How to Make Our Signs Clear is the result of an international cooperation between European and Brazilian Peircean scholars (I. A. Ibri, E. Višňovský, C. Paolucci and others) and strives to dispel simplifications of Peirce´s semiotic as well as to collect various insights into it and into its consequences for philosophy, especially philosophy of language, pragmatism and epistemology. The central theme of this book is the notion of the sign as a specific triadic relational unit, treated from various perspectives and applied to various fields of philosophy: semeiotic knowledge grows up from the discussions, common interests and possible conflicts between the readers of Peirce´s works. This book does not offer a general overview of Peirce´s theory of signs, but rather various analyses of consequences of some capacities of his semiotic.
In The Sequential Imperative William Edmondson explains how deep study of linguistics – from phonetics to pragmatics – can be the basis for understanding the organization of behaviour in any organism with a brain. The work demonstrates that Cognitive Science needs to be anchored in a linguistic setting. Only then can Cognitive Scientists reach out to reconsider the nature of consciousness and to appreciate the functionality of all brains.

The core functionality of the brain – any brain, any species, any time – is delivery and management of the unavoidable bi-directional transformation between brain states and activity – the Sequential Imperative. Making it all work requires some general cognitive principles and close attention to detail. The book sets out the case in broad terms but also incorporates significant detail where necessary.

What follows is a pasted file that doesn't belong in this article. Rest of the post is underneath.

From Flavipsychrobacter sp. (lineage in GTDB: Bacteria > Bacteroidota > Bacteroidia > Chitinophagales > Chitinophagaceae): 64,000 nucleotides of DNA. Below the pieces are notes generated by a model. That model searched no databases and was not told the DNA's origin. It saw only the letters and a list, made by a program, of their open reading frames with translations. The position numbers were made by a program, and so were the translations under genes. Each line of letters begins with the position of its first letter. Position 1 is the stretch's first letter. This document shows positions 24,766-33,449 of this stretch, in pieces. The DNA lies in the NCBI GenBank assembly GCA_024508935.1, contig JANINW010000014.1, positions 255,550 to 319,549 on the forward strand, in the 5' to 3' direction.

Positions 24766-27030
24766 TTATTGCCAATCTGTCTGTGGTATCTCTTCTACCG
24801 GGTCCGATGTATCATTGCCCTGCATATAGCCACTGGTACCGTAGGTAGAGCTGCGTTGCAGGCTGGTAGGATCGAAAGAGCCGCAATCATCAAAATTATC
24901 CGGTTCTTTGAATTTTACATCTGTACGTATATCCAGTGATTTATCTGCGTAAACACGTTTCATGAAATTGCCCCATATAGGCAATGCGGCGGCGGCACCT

Earliest Theories about Baltic Languages (16th century)
Author: Pietro U. Dini
This book is a study of the relatively unknown field of Baltic linguistic historiography associated with the 16th century. This has been the saeculum mirabile of Baltic philology, not only on account of the first books having appeared during that period, but also due to the diverse linguistic ideas about the Baltic languages which were circulating during Renaissance Palaeocomparativism: the Slavic and the closely connected Illyrian theory, the Latin theory (with its variants: the semi-Latin, the neo-Latin, and the Wallachian), also the Quadripartite theory. Minor but significant linguistic ideas are also discussed here, for example the emergence of a Hebrew theory and the Greek theory about Old Prussian. The synoptic juxtaposition of the different ideas shows very well the state of knowledge in Europe about the languages which later would be called ‘Baltic’ and the modernity of those ideas within European Renaissance linguistic debate leading to the rise of comparative linguistic genealogy.